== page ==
Photo Credit: Chelsea FC Twitter
Since being taken over by Roman Abramovich in 2003 the 2021-22 UEFA Champions League winner Chelsea, have been one of the biggest European spenders in the transfer market. Many even argue that Abramovich brought to the game a culture of high spending and huge investments in European football clubs, which gave way to big names like Sheikh Mansour, Stan Kroenke, The Glazers, and many more.
Even though the club has made many big money signings like Fernando Torres, Kepa Arrizabalaga, Kai Havertz and most recently Romelu Lukaku, there is a strategy that lets them spend huge amounts without relying on direct investments from the owners like in the cases of Manchester City and Paris Saint Germain. This strategy has been executed by Marina Granovskaia, the director of the club and it has been criticized by few and applauded by many.
So let’s have a look at the strategy that is known by few as the “Loan Army” strategy.
This strategy is the brainchild of former Chelsea technical director Michael Emenalo. Very basically, most of the money being pumped into the club did not go directly towards the transfers, but towards building a large scouting network for the club.
The result of this is great players with a lot of potential either being brought into the academy or being bought at low rates and then being sold for a profit after sending them out on loan for a few seasons. This is obviously not always the case, since sometimes a managerial change can send a player from the first team to a loaned club, for instance Michy Batshuayi and Davide Zappacosta, but the primary focus still remains on young talent.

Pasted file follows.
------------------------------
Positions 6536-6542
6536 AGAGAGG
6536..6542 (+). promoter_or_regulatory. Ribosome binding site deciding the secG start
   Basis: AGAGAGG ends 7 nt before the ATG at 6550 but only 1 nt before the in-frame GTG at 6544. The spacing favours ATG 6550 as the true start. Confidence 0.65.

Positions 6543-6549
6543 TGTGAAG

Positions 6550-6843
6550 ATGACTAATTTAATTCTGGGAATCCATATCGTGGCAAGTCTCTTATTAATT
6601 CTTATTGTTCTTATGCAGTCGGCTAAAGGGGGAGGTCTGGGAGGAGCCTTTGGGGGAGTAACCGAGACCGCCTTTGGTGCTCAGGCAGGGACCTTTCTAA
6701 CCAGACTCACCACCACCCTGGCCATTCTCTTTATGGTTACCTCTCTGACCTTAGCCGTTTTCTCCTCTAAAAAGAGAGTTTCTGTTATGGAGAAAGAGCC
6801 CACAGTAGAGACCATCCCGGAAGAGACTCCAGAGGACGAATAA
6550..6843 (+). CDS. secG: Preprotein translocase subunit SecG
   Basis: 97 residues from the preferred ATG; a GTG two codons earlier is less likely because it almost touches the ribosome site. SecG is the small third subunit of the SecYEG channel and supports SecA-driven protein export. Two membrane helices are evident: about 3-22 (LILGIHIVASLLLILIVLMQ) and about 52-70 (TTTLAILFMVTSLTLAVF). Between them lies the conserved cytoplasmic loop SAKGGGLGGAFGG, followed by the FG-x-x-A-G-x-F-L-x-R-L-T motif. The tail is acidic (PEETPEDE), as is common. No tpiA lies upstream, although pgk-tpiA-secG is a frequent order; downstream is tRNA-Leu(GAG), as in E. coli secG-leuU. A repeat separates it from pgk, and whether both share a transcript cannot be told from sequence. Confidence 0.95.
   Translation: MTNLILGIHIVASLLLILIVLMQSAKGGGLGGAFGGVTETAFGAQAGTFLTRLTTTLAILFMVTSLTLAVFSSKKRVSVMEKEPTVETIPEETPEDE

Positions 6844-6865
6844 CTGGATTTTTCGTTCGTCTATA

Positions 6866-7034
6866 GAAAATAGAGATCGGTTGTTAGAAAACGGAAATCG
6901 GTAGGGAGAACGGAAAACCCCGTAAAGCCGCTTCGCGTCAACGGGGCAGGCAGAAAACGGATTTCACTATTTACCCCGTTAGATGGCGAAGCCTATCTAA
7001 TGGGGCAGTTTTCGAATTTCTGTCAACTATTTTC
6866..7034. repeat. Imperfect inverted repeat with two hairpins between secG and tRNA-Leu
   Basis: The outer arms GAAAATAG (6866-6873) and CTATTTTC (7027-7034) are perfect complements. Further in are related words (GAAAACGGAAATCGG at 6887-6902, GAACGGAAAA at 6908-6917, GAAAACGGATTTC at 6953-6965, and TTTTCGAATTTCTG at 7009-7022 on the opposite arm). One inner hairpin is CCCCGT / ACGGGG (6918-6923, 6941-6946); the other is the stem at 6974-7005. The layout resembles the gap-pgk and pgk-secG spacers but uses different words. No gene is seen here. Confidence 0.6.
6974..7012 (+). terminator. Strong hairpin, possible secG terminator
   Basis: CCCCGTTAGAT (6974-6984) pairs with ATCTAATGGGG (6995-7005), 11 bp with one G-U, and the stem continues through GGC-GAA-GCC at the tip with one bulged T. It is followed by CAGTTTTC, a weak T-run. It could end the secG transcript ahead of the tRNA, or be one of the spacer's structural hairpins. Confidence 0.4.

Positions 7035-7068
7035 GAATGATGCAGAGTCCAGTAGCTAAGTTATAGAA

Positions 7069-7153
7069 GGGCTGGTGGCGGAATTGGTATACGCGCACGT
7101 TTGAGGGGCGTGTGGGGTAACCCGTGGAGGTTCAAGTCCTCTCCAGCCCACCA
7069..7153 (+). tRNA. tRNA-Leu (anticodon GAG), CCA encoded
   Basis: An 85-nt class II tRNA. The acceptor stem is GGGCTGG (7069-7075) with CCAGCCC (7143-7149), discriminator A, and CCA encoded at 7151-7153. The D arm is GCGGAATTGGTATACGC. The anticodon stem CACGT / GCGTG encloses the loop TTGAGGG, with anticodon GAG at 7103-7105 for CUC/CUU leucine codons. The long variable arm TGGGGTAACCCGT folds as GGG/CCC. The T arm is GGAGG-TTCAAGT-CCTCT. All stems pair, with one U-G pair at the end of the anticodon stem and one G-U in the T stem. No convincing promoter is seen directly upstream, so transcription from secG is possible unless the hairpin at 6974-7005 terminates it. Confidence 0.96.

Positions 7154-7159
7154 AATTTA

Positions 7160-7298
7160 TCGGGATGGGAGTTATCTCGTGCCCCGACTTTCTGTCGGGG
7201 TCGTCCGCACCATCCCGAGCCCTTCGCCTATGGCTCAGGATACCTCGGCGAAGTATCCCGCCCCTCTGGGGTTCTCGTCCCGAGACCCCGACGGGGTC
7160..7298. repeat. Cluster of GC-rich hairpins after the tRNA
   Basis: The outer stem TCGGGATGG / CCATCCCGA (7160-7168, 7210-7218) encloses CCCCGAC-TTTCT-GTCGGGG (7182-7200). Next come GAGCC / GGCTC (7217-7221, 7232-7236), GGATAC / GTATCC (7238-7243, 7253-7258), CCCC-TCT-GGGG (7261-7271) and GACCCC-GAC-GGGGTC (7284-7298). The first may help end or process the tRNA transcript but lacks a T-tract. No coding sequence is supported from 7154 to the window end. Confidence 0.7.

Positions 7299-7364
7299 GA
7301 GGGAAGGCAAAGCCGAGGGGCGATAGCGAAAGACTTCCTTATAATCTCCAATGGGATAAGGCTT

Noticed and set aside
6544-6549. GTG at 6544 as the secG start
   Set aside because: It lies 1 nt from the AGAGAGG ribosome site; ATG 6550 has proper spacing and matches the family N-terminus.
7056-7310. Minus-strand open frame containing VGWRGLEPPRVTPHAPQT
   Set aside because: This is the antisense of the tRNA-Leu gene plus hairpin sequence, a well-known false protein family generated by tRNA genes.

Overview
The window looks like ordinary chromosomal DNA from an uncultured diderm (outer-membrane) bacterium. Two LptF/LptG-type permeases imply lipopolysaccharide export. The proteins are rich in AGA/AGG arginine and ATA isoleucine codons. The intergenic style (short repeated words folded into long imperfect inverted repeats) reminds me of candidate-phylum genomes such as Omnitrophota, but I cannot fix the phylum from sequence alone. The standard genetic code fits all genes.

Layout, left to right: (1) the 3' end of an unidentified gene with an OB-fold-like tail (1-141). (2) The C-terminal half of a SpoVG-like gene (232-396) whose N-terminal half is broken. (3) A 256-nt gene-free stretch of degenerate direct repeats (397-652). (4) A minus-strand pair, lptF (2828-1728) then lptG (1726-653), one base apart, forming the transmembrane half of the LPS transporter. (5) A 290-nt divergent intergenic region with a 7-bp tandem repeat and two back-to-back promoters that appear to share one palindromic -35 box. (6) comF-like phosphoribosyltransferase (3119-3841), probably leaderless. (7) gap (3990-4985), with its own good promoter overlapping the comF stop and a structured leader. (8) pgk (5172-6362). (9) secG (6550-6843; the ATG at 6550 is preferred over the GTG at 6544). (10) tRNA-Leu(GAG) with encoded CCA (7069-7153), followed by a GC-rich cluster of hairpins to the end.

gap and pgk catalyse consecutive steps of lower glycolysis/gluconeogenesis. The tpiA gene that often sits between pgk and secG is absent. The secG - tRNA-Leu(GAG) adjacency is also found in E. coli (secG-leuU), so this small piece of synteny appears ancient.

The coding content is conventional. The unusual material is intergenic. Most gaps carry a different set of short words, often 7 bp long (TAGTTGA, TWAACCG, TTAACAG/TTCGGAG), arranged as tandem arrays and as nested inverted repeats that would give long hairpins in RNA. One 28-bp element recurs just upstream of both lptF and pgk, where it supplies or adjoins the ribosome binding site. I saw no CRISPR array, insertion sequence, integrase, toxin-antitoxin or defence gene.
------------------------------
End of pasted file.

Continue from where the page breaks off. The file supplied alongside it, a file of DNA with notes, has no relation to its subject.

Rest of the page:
This “loan army” transfer model has proven to be extremely successful for the club, with recent examples being players like Marc Guehi, Ike Ugbo and Tammy Abraham. It can also be assumed that Chelsea bid extremely high for Romelu Lukaku because of the massive revenue they made from selling players like Davide Zappacosta, Kurt Zouma and Olivier Giroud (apart from the above mentioned players). Thus from a financial standpoint, this strategy is extremely beneficial for the club.
Many might argue that this practice is unfair to the players, but the reported culture of dealing with loaned players suggests otherwise. According to reports, Chelsea stay in constant touch with the players out on loan, and players like Tore Andre Flo and Paulo Ferreira handle the loan department for the club.
Recently, Billy Gilmour also revealed that the club will stay in constant touch with him during his loan spell at Norwich and guide him for better performances and improved results.
All of this suggests that Chelsea really cares about the players it takes in and even though they sell these players without giving them any fruitful play time, they make sure that these players grow at their respective clubs, even if it is for financial reasons.
With new rules coming into picture, the “loan army” transfer model might be seeing major changes or a complete overhaul, because according to these new rules by FIFA, a club can only have eight players above the age of 22 out on loan. This number will decrease to 6 for the 2022/23 season. How The Blues take care of this situation and find a way around it is yet to be seen.
While many clubs call Chelsea “hoarders” and argue that they might be ruining the game, the strategy works from a financial and business standpoint, and that is possibly the most important factor for a football club, especially in the post-COVID era. So even if it does some harm, it does more good for all parties involved and Chelsea fans argue that the club cannot be criticized for wanting a good and sustainable business model.